The Register of Foreign Ownership of Agricultural Land Act 2015 aims at increasing transparency around foreign investment in Australian agricultural land. A foreign investor is required to notify the government within 30 days if they are starting or ceasing to hold agricultural land.
As of 30 June 2016, foreign investors owned 13.6 per cent or 52.1 million hectares of total Australian agricultural land. Investors from the UK are the largest owners of agricultural land with 27.5 million hectares, flowed by the US with 7.7 million hectares, Netherlands with 3 million hectares, Singapore with 1.9 million hectares and China is the 5th investor with 1.5 million hectares. Other 5 countries in the top 10 investors include Philippines, Switzerland, Jersey, Indonesia and Japan.
Of the total agricultural land owned by foreign investors, only 9.4 million hectares are held as freehold and 43.4 million hectares are held as leasehold. Livestock production is the highest usage of the agricultural land with 45.8 million hectares, flowed by crops with 1.5 million hectares and forestry with 1.4 million hectares. The other land usage include horticulture and non-farming activities.
Queensland has the highest level of foreign owned agricultural land with 17.7 million hectares, followed by Northern Territory with 15.2 million hectares, Western Australia with 8.8 million hectares, South Australia with 7.2 million hectares, NSW/ACT with 2.4 million hectares, Victoria with 607,000 hectares and Tasmania with 342,000 hectares.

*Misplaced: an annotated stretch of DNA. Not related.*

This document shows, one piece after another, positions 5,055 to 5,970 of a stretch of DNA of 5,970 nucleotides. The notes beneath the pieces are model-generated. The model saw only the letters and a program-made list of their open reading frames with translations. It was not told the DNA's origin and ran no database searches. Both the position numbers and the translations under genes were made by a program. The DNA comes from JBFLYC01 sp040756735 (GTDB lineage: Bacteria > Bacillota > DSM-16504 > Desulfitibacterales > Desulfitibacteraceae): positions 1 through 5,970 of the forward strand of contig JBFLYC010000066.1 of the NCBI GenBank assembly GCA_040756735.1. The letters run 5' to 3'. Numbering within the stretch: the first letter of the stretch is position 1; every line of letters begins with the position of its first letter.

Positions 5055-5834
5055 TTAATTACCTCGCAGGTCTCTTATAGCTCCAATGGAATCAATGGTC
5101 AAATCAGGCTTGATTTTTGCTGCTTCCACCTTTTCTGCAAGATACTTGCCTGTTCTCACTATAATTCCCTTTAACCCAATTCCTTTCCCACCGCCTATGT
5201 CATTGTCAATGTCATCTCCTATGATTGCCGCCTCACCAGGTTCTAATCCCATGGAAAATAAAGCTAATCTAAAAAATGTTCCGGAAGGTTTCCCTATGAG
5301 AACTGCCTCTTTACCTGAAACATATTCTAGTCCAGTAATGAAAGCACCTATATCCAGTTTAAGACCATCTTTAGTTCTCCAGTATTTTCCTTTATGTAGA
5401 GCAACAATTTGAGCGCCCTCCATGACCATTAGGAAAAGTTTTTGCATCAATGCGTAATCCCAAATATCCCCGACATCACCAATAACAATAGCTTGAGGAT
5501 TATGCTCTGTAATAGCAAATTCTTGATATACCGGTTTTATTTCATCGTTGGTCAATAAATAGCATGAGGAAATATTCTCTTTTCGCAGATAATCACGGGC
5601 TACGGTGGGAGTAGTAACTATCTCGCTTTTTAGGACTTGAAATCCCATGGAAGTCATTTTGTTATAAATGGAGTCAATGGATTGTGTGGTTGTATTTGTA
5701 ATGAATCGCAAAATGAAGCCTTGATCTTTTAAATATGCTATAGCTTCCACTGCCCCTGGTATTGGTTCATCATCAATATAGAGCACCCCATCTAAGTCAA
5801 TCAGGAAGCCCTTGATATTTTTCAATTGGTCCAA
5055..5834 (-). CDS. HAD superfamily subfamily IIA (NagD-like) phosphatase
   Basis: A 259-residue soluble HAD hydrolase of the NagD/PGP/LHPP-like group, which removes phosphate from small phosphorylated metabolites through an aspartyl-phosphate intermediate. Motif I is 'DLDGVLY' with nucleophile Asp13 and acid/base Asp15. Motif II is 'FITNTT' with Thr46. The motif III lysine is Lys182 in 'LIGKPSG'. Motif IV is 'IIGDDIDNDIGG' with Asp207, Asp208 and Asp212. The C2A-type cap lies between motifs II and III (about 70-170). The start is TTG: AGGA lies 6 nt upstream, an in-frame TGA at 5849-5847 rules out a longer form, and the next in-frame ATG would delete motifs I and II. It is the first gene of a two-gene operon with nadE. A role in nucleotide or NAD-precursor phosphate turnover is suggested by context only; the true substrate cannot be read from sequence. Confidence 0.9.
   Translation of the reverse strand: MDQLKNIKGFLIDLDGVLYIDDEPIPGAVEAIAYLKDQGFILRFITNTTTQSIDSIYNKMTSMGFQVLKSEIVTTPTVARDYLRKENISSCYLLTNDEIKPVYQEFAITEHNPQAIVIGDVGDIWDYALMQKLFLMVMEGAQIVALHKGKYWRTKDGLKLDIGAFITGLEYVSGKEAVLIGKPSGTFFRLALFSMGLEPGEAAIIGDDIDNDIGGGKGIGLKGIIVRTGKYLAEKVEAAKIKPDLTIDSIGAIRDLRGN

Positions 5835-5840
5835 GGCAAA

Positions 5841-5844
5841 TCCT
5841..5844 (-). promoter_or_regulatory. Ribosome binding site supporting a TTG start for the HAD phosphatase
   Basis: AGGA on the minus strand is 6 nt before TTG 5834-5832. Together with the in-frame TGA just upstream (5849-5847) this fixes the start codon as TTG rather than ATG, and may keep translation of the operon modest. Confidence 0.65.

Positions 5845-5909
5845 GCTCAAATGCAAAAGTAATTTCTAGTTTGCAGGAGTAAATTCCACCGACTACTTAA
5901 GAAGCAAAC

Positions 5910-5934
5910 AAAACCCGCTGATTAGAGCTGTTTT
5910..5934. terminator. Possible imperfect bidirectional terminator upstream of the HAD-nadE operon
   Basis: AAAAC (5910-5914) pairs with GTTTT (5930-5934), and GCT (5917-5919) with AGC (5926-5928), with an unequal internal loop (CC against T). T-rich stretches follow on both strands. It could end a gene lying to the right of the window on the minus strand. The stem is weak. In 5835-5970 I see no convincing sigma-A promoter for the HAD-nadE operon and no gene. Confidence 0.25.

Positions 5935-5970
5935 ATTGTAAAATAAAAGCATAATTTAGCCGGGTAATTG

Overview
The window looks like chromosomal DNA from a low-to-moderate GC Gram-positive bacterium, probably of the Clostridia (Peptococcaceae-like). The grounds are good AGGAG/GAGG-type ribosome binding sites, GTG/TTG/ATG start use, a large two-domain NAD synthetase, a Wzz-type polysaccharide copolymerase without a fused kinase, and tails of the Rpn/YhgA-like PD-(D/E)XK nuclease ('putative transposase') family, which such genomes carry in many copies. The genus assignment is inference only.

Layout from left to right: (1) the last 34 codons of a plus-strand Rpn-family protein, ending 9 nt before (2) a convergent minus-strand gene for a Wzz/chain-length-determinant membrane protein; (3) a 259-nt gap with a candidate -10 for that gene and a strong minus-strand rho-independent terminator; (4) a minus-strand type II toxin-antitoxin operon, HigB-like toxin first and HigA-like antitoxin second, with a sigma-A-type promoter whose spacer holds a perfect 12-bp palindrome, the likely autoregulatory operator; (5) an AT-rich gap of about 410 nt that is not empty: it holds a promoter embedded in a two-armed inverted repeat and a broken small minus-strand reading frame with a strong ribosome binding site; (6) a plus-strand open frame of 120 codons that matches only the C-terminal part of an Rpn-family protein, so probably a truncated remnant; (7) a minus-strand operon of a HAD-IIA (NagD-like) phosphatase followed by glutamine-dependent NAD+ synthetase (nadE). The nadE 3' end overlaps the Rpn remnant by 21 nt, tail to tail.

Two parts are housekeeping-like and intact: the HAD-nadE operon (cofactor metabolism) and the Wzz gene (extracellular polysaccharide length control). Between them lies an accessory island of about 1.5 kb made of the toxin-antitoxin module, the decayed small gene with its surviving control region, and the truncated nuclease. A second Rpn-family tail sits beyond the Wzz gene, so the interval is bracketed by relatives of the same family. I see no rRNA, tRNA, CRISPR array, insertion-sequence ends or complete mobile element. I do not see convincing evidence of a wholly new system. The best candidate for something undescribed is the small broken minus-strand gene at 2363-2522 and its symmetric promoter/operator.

The total number of agricultural properties owned by foreigners is 7,214. NSW and ACT together have 1,798 properties, Victoria has 1,558 properties, Queensland has 1,345 properties, Western Australia has 917 properties, Tasmania has 911 properties, South Australia has 614 properties and Northern Territory has 71 properties.
This level of foreign investments is not, by any standard, an invasion of foreign ownership into the Australian agricultural assets. A perceived hysteria was that China owns away Australia and its productive assets which turned out to be a fallacy as these investors own less than 0.5 per cent of total agricultural land across the country. The contemporary world is a phenomenon of free trade and investment and it is time for us to embrace it.
Foreign investment is an integral part of the Australian economy. Currently, we have more than $3 trillion worth of foreign investment in this country. These investments contribute to economic growth, improve productivity, create jobs and incomes for all Australians. Australia cannot afford to risk its economic future and high living standards by being inward looking and engaging in protectionism.